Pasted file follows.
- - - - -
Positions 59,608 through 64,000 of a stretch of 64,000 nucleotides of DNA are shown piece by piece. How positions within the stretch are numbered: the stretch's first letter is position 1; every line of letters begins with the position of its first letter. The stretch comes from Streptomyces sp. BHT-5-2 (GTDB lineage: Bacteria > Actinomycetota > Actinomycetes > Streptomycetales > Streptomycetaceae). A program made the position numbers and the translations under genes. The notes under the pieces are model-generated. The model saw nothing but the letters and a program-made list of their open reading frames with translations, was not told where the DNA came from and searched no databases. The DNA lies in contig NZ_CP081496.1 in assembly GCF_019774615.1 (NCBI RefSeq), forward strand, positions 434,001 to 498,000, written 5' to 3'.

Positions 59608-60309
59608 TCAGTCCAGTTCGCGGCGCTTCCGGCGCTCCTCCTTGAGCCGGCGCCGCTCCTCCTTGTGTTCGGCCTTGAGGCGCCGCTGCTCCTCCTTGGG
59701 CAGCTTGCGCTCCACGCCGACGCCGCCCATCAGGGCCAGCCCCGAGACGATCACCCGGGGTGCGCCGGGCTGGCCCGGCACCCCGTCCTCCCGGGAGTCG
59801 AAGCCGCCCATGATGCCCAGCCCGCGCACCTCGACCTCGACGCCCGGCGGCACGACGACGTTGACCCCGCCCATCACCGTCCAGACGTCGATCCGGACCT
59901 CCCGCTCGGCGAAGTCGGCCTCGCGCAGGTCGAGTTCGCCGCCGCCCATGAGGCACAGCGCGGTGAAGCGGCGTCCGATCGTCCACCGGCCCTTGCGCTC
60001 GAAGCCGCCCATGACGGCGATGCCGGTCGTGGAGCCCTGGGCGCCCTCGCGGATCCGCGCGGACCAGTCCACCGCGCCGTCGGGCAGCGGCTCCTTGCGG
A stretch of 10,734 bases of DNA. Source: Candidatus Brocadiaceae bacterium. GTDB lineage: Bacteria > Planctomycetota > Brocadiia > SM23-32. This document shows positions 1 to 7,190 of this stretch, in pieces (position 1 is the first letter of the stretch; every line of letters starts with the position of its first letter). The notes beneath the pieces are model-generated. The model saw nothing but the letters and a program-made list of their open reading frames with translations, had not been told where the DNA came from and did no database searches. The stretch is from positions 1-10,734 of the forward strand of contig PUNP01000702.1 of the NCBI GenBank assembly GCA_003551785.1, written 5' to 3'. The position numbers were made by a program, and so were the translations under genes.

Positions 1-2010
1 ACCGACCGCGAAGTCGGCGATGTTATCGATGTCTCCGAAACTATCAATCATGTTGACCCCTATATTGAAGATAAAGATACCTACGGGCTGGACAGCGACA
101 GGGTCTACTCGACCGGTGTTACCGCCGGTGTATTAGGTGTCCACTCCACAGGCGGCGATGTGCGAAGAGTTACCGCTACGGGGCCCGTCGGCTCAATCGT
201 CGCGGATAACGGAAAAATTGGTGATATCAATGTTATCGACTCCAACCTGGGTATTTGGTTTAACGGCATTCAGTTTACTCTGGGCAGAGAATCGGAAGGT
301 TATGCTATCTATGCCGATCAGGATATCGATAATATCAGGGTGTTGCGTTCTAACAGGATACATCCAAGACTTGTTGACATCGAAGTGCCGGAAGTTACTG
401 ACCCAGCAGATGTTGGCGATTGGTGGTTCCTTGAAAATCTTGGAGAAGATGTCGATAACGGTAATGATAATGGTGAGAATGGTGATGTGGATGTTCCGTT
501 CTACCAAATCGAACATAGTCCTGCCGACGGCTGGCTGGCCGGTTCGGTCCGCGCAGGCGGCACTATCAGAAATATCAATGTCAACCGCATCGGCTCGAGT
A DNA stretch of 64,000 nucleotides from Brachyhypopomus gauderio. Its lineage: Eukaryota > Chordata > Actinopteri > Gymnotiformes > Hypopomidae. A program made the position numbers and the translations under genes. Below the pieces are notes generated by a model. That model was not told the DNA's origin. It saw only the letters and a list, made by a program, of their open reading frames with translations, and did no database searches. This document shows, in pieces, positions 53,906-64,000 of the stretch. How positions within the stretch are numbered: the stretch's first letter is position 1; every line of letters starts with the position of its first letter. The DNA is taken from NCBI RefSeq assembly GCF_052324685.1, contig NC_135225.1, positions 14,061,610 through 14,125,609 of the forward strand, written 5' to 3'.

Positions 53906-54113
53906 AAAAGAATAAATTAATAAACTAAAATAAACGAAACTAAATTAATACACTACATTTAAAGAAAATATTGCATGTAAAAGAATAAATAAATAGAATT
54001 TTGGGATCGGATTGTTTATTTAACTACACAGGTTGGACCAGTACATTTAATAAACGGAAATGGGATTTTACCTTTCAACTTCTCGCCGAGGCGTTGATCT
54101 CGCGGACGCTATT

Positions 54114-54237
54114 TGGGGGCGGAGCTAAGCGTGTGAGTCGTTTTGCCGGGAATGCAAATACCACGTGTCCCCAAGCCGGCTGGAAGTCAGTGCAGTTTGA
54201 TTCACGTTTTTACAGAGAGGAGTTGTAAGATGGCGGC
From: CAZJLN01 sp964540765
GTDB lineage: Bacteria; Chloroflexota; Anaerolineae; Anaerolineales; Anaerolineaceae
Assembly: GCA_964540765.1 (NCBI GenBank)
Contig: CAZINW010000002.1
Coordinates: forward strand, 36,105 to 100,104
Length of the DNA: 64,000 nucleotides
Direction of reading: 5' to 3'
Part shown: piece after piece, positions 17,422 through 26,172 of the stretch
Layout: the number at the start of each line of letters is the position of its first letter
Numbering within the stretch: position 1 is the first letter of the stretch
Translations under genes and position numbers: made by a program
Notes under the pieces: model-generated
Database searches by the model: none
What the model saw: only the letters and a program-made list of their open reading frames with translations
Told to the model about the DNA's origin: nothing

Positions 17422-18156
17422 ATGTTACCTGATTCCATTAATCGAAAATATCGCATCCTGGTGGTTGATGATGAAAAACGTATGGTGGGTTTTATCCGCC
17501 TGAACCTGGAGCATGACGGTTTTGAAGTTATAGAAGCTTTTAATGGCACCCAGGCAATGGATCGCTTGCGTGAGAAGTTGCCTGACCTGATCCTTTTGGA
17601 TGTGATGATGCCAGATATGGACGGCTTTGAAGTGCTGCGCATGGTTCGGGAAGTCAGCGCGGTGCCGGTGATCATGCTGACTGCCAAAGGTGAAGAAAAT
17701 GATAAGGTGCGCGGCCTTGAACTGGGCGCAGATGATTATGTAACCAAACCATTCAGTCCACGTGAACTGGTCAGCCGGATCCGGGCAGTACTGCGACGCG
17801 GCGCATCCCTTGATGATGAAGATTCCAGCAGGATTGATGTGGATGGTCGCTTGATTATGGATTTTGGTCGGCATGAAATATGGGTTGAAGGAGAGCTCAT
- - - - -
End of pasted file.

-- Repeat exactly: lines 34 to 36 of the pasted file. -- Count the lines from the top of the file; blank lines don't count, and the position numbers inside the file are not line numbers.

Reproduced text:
Translations under genes and position numbers: made by a program
Notes under the pieces: model-generated
Database searches by the model: none